Frequently Asked Questions

Q. I was working last summer in research laboratory on a product improvement. When I left to return to school the development process was still going on. Can I use this "idea" for my entry?
A. When working in laboratories or facilities other than at WPI, that company or organization's confidentiality requirements for its proprietary information must be carefully observed and, when making original contributions as an inventor or member of an inventing team to an idea, any WPI interest in accord with the WPI Intellectual Property Policy must be discussed with the IP office prior to any public or informal disclosure of the idea.
Q. May I use someone else's idea?
A. If it is not your idea, you may not use it; it belongs to someone else. If you contributed to developing the idea, you may be able to use it if you have abided by that person's or organization's confidentiality requirements.
Q. What if I use WPI resources to develop my idea?
A. If you or your team developed the idea at WPI, while utilizing WPI resources, any WPI interest (based upon the WPI Intellectual Property Policy) must be discussed with the Intellectual Property Office prior to any public or informal disclosure of the idea. Not all ideas will require involvement by the IP office. Contact Mike Manning for clarification. Mike can be reached at or at ext. 5834.
Q. Once I began working on my submission I found that the description on the one page proposal form I submitted was no longer completely valid. Do I have to submit a new application?
A. No revised submission will be required but you might want to explain the evolution of the idea and your thinking behind making the alterations. However, if the idea is significantly different from the one-page proposal, a new signed SOSI is required.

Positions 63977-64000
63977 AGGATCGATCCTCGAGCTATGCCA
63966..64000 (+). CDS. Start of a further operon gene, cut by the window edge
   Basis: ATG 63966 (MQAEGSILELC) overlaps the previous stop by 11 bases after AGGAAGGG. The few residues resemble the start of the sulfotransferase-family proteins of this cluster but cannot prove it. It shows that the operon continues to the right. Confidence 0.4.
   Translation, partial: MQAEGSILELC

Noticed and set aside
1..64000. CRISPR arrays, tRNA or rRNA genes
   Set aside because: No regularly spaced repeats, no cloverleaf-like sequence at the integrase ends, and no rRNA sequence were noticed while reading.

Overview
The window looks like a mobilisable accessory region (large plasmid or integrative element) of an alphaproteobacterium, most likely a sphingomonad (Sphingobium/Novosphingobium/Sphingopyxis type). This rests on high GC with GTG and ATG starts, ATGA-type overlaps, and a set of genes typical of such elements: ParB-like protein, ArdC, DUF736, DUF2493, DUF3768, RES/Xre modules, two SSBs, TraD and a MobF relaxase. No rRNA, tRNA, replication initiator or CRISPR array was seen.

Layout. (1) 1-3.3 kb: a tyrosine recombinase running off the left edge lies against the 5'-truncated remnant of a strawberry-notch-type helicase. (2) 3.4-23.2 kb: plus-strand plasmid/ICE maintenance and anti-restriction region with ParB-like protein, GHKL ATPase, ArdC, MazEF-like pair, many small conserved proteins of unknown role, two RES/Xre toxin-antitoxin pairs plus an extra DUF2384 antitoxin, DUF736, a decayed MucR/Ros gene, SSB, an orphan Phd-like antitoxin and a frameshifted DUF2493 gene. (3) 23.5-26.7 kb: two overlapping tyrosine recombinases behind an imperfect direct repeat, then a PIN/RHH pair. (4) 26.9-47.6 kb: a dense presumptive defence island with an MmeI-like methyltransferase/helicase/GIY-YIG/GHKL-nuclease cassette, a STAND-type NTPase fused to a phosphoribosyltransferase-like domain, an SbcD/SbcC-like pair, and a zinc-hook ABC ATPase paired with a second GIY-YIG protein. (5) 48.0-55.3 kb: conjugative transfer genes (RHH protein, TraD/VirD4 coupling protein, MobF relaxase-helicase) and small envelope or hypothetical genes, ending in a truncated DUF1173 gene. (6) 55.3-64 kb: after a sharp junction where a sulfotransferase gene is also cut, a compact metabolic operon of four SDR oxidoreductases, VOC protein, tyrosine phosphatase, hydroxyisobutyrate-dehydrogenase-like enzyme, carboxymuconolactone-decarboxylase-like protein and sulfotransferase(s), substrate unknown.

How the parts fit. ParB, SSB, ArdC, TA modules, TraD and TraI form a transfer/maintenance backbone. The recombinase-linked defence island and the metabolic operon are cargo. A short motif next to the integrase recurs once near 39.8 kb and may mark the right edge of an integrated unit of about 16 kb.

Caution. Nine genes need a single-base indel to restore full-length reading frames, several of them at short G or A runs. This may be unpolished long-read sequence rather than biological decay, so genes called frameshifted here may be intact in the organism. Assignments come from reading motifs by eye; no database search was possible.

Q. Can I include photos, charts and marketing data in my final submission?
A. As long as the total submission does not exceed 21 pages you can include whatever you feel would be useful to the judges.
Q. I have been working on a new idea together with a high school friend for several years. My friend does not go to WPI. Can I submit the idea anyway?
A. As long as you can show that you were involved significantly in the generation of the initial concept or idea, your proposal will be considered.
Q. My innovation is currently legally unacceptable because it is considered an infringement of certain privacy rights. However, industry leaders have ensured me that this law is outdated and will be changed in due course.
A. If the innovation is currently illegal or breaks an existing law it is unlikely to be acceptable in the competition.
Q. I saw a homemade gadget while traveling in Thailand, which I think, would have application in the US. I would propose to redesign for US use and develop a manufacturing process that would make it economically viable. Is this OK?
A. You must be able to show that you have added value to the idea in an innovative and creative way and not simply copied the idea from someone else.
Q. What is an NDA?
A. An NDA is a Non-Disclosure Agreement. An NDA is a contract between the inventor and another party that prohibits that party from disclosing information provided in confidence. (Allen, Kathleen R., 2003, Bringing New Technology to Market, p.114)
Q. What is an ITC?
A. Solely developed for purpose of this competition, the ITC is a one-page Intent to Compete form used to enter the Strage Innovation Award Competition. It will contain the individual(s) concerned, their contact information, and a description of the idea.
Q. What is a SOSI?
A. Solely developed for purpose of this competition, the SOSI is a Statement of the Originality or Source of the basic Idea. The statement must be signed by all individuals involved in the competition. It serves two purposes. First, it identifies when, where, and how or why the idea originated, to the best of the inventor or inventors' ability. And second, it fosters honesty and ethical respect for the original inventor(s) of the idea.
Q. What is IP?
A. IP stands for Intellectual Property and according to the World Intellectual Property Organization: "Intellectual property refers to creations of the mind: inventions, literary and artistic works, and symbols, names, images, and designs used in commerce. Intellectual property is divided into two categories: Industrial property, which includes inventions (patents), trademarks, industrial designs, and geographic indications of source; and Copyright, which includes literary and artistic works such as novels, poems and plays, films, musical works, artistic works such as drawings, paintings, photographs and sculptures, and architectural designs. Rights related to copyright include those of performing artists in their performances, producers of phonograms in their recordings, and those of broadcasters in their radio and television programs."
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